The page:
Cover

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Frontmatter

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Contents

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p. vii

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Acknowledgments

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pp. ix-x

The publication of this book can be attributed to the academic and personal support shown to me over the last six years. This project began as a seminar paper and a dissertation at the University of Maryland, was revised when I was an assistant professor in the Department of Communication at Indiana University–Purdue University ...

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Introduction: The Making of Militants

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pp. 1-23

On the day of Pres. Woodrow Wilson’s second inauguration, marchers sloshed through the soggy streets of Washington, D.C. The daunting weather did not stop the ceremonial parade or discourage the growing crowds. One report noted that “[i]n spite of steady and drenching rain, thousands of people congregated about the White House” ...

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1. Women, Citizenship, and US Nationalism

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pp. 24-52

Months following the colonies’ spirited declaration of independence from Great Britain, the people of New Jersey reached a breaking point. Patriotism wore thin as some considered taking up an amnesty proclamation offered by Lord Cornwallis after he and his British army set up camp in Elizabethtown. ...

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2. Mimesis and Political Ritual: The National Woman Suffrage Parade

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pp. 53-89

By 1913, the woman suffrage movement had gained some political strength and social appeal. Many western states had enacted woman suffrage, working-class women joined the movement in droves, and the National American Woman Suffrage Association (NAWSA) had developed strong political ties. ...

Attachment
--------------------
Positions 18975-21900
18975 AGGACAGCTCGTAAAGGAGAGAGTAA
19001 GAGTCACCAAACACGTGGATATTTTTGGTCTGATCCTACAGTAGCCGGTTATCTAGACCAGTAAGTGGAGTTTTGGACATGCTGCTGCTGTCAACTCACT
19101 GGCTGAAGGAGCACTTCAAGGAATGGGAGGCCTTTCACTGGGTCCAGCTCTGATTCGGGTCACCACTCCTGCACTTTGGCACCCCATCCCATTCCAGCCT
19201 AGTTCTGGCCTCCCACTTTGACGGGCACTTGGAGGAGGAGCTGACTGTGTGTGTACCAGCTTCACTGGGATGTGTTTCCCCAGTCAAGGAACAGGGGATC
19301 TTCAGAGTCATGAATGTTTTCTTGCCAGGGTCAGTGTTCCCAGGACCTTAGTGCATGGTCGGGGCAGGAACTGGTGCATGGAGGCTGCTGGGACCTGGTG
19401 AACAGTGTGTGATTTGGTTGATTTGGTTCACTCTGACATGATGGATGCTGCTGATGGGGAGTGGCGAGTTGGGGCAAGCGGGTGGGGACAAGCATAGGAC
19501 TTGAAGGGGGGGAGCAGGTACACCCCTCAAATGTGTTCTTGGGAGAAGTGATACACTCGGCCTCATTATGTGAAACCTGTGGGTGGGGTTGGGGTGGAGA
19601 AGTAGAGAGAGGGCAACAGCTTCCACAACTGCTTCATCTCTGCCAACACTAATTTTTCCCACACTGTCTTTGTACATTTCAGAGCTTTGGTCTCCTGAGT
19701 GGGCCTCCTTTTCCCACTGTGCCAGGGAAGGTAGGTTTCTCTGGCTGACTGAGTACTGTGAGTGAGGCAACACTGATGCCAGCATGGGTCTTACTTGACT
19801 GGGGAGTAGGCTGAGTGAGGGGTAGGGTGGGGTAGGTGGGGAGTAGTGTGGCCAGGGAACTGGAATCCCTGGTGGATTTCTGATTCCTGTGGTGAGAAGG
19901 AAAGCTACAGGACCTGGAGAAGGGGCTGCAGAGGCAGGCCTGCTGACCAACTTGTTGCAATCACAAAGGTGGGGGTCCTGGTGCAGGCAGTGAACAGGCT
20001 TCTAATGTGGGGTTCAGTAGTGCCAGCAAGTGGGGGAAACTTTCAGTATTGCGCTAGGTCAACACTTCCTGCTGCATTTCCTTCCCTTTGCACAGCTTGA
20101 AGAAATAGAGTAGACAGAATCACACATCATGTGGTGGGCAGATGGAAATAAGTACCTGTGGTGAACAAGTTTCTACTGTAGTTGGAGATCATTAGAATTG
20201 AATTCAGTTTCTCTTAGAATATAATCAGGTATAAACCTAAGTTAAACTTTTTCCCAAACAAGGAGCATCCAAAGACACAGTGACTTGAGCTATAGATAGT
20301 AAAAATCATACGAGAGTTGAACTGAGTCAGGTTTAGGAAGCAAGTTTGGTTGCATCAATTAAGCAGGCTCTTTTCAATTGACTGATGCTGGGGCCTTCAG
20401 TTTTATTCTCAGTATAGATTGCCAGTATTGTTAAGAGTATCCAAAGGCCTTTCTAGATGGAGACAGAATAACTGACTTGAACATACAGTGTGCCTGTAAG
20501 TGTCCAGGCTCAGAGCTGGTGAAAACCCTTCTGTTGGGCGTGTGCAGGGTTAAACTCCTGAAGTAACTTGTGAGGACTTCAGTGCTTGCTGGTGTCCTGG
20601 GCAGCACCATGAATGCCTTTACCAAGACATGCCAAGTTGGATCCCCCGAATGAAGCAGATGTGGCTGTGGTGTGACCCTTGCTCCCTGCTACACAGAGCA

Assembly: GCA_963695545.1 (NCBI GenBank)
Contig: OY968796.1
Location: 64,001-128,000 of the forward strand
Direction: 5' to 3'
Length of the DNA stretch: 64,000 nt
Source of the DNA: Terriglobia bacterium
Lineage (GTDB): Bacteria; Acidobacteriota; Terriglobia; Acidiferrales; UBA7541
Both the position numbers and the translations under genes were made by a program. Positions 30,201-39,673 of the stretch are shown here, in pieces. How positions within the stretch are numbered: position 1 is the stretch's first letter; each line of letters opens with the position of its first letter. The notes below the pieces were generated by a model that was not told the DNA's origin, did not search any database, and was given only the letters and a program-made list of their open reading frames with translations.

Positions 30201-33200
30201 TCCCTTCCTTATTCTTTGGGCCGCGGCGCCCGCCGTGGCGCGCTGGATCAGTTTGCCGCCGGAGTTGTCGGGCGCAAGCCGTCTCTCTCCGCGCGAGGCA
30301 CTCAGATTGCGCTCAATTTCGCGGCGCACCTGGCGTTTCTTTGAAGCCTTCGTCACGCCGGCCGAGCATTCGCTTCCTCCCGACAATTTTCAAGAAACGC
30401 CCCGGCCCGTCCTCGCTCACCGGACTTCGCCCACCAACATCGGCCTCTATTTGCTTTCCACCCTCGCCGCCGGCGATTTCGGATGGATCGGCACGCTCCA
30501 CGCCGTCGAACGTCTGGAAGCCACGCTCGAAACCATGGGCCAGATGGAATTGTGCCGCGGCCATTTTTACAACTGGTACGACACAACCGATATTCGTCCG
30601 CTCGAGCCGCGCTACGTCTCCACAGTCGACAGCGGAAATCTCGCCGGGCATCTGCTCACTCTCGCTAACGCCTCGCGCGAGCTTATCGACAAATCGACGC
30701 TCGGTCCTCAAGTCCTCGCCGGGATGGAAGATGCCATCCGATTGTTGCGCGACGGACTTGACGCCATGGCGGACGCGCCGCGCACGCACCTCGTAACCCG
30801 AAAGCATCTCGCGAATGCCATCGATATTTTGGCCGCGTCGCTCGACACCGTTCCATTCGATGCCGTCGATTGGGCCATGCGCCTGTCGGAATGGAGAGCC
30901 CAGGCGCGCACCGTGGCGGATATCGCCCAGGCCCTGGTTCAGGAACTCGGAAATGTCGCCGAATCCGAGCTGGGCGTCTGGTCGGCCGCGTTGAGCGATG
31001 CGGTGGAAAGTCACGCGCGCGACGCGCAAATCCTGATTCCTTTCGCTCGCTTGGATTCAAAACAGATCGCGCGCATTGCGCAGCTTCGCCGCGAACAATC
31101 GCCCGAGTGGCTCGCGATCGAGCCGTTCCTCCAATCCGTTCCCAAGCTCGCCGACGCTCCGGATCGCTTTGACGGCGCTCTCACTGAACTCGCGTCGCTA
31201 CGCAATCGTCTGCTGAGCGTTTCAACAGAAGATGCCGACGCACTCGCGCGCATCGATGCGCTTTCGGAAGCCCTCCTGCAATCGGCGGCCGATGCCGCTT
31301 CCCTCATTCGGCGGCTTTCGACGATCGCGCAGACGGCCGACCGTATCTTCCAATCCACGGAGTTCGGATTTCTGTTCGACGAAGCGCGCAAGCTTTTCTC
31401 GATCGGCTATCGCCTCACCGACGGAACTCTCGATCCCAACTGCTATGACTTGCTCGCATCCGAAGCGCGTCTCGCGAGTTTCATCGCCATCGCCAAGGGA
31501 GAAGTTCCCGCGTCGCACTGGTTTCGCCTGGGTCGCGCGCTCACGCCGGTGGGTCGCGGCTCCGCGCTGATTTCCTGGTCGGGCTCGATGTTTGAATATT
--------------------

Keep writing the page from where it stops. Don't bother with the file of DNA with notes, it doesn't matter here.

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3. Mimesis and Third- Party Politics: The Woman’s Party

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pp. 90-120

The Congressional Committee’s woman suffrage parade of 1913 launched the militant branch of the National American Woman Suffrage Association (NAWSA) into the arena of national politics. As a mimetic enactment of the inauguration ritual, the parade created a vision of a mass movement and worked ...

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4. Mimesis and the Rhetorical Presidency: The Silent Sentinels

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pp. 121-148

The Congressional Union for Woman Suffrage (CUWS) waged a militant campaign against Democratic members of Congress between 1913 and 1916 in a national effort to pressure Democrats to support a federal woman suffrage amendment. Through its mimetic adoption of third-party strategies and the subsequent formation ...

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5. Mimesis and US Internationalism: Statue Protests and the “Watch Fires of Freedom”

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pp. 149-171

On January 9, 1918, less than two months after the Sentinels were released from prison, President Wilson advised a committee of Democrats to vote for the federal woman suffrage amendment “as an act of right and justice.”1 The following day, two key deliberative moments took place: the House of Representatives ...

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Afterword: “Suffrage Leaders”

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pp. 172-190

By August 1920, Tennessee and North Carolina were the suffragists’ last hopes for ratification—and a majority of North Carolina’s representatives stood in opposition to the woman suffrage amendment. A Supreme Court decision allowed Tennessee’s Democratic governor, Albert H. Roberts, to call a special legislative session on August 9. ...

Abbreviations

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pp. 191-192

Notes

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pp. 193-264

Bibliography

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pp. 265-295

Index

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pp. 296-303